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Jeffrey Beall / UMKC

When the 6-foot, 7-inch, 330-pound Kansas City Chiefs offensive tackle first walked into her office, Susan Wilson suspected Ryan O’Callaghan’s drug abuse had deeper roots than physical injury.

In time, her suspicions would prove true.

At first glance, O’Callaghan fit the bill of a chronically injured NFL player who became reliant on prescription pain medications to soothe his discomfort.

File Photo / Kansas News Service

Gov. Sam Brownback on Friday signed a bill creating a task force to examine the Kansas foster care system.

The number of children in the Kansas foster care system has set records in recent years, passing 7,100 in April. The death of an abused boy in Kansas City, Kansas, also raised concerns about whether the system was protecting children. 

Catherine Wheeler / KCUR 89.3

Where Highway 169 meets Barry Road sits the iconic Kansas City Police Department's North Patrol Division station. Interim Chief of Police David Zimmerman says it’s affectionately referred to as the “bumblebee” thanks to its black and yellow exterior.

That station will officially close its doors Monday, June 26, and a new station will open Wednesday, June 28.

Today community members and officials celebrated the ribbon cutting ceremony of the new home of the North Patrol Division at 11000 Northwest Prairie View Road, overlooking I-29.

Farmers complained when China rejected shipments of U.S. corn after finding unapproved varieties.
File: Amy Mayer / Harvest Public Media

This story was updated at 3:12 p.m.

A federal jury in Kansas City, Kansas, awarded nearly $218 million to Kansas corn farmers after finding seed giant Syngenta AG was negligent when it introduced strains of genetically engineered corn seed into the marketplace that were not approved for import by the Chinese government.  

The eight-member jury returned its $217,700,000 verdict after an 18-day-long trial, the first of eight certified class actions lawsuits against Syngenta brought in state court.

Elle Moxley / KCUR 89.3

“Let’s go divas, let’s go!” the girls chant, before dissolving into giggles.

On the last day of a Kansas City Public Schools-sponsored summer camp, students cheer on their friends in an engineering challenge.

Source: National Center for Education Statistics, U.S. Department of Education.
Celia Llopis-Jepsen / Kansas News Service

In his 26 years at Meade Unified School District 226, a 400-student district southwest of Dodge City, Superintendent Kenneth Harshberger has watched the educational landscape change.

Teachers are harder to recruit — even for elementary jobs, which were traditionally easier to fill.

“The first time I tried to hire an elementary teacher 25, 26 years ago, we had over 100 applicants,” he recalled. “Now I can’t get five applicants.”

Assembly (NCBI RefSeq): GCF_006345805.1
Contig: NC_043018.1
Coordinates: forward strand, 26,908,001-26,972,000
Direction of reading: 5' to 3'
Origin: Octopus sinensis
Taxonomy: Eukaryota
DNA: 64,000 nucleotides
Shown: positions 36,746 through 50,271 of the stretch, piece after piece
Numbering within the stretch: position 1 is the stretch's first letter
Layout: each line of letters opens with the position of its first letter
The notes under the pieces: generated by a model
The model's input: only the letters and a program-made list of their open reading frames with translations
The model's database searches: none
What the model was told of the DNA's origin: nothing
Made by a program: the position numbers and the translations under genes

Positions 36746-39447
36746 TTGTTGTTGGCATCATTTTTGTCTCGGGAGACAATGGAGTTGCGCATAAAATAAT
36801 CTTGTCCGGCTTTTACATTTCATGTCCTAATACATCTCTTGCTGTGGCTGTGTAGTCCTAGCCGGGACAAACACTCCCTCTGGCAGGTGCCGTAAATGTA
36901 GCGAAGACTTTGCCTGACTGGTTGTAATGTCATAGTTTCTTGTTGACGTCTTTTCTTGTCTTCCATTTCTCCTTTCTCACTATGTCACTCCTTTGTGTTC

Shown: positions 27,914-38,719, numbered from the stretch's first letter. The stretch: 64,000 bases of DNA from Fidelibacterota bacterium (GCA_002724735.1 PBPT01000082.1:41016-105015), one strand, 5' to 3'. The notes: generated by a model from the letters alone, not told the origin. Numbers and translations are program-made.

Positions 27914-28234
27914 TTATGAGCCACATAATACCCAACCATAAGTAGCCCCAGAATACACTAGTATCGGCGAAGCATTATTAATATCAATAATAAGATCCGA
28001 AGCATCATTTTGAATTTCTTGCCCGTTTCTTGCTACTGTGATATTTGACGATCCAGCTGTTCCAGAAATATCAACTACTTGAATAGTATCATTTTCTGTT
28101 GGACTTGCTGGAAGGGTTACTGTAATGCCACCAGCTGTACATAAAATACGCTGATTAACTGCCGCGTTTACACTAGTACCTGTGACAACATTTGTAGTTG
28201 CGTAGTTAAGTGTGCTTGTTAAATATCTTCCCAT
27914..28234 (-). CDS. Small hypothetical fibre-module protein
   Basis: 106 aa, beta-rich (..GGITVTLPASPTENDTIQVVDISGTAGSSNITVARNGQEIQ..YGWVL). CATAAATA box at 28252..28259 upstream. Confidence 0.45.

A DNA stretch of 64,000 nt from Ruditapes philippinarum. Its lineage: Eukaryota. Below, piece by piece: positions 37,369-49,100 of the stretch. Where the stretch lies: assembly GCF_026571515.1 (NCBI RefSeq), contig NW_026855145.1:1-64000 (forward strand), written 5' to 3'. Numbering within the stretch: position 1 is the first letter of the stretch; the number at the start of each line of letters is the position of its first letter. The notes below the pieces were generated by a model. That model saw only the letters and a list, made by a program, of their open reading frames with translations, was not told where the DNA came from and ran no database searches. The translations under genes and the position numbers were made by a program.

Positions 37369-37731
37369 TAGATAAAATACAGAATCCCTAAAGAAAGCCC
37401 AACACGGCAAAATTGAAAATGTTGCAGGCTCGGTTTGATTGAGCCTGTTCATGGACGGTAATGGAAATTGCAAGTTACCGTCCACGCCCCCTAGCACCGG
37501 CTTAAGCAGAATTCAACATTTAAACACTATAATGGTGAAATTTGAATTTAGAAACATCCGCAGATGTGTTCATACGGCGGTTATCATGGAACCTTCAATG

Laura Ziegler / KCUR 89.3

The same group of elderly white men meet every morning at 6 a.m. at Fubbler’s Cove diner on Front Street in Orrick, Missouri. And pretty much every day they discuss the usual stuff: the weather, the crops, etc.

On a recent warm spring day, I dropped in to ask for their opinions on how they think national politics affects them.

“You probably don’t want to hear,” said one, who asked that I not use his name.

These guys disagree all the time – about everything from the new mayor to the food.  But it doesn’t get in the way of their daily coffee and conversation.

Courtesy Lindsay Adams

When did we stop telling folk tales? The days of white-haired elders sitting by fires under the stars recounting local legends might be over, but storytelling and oral traditions aren't. 

In fact, Kansas City playwright Lindsay Adams has created her own folk tale.

"I just had this image of the woman crying and the river flowing and keeping all the wheat alive. I wrote it down in a notebook," she says. "And then I came back to it, started writing and it just sort of came. It was pretty magical."

Laura Spencer / KCUR 89.3

“Makers” is a series that shares stories of why people are compelled to create something with their own hands. 

File Photo / KCUR 89.3

When it comes to the “discussion draft” to replace Obamacare that U.S. Senate Republicans unveiled Thursday, Missouri’s two senators could not be farther apart.

U.S. Sen. Pat Roberts website

Kansas U.S. Sen. Pat Roberts is not enthusiastic about the Senate’s version of the Obamacare replacement bill.

Nevertheless, he supports it.

Kathi Barnhill

Queer kids in rural America know what it's like to grow up scared.

Moises Serrano grew up in Yadkinville, North Carolina, population just under 3,000, about half an hour west of Winston-Salem. He wasn't just gay. His parents brought him across the border from Mexico when he was 18 months old. So: gay and undocumented.

Brian Collins / Heart of American Shakespeare Festival

What’s it all about? Feel free to take your time with that one – like your whole life.

For those in more of a hurry, this weekend may provide a profound clue or two to the big picture, courtesy of the high drama of Shakespeare, the joyful pop music of ABBA and a celebrity softball game devoted to helping sick kids in our community.

Glean what you can in the search for deeper meaning. Remember, it’s a process. So you might as well have a good time while you’re at it!

The poet Mbembe Milton Smith wrote some provocative words about a Kansas City suburb:

“There are uncharted places like Overland Park, Kansas or Greenwich Connecticut where they lock their back door if they heard black power was coming cause black folk wouldn’t dare come round the front.”

For a person of color, those words might articulate a vague feeling of uneasiness that accompanies a visit to Johnson County even today. But they come from the poem "Allegory of the Bebop Walk," written decades ago.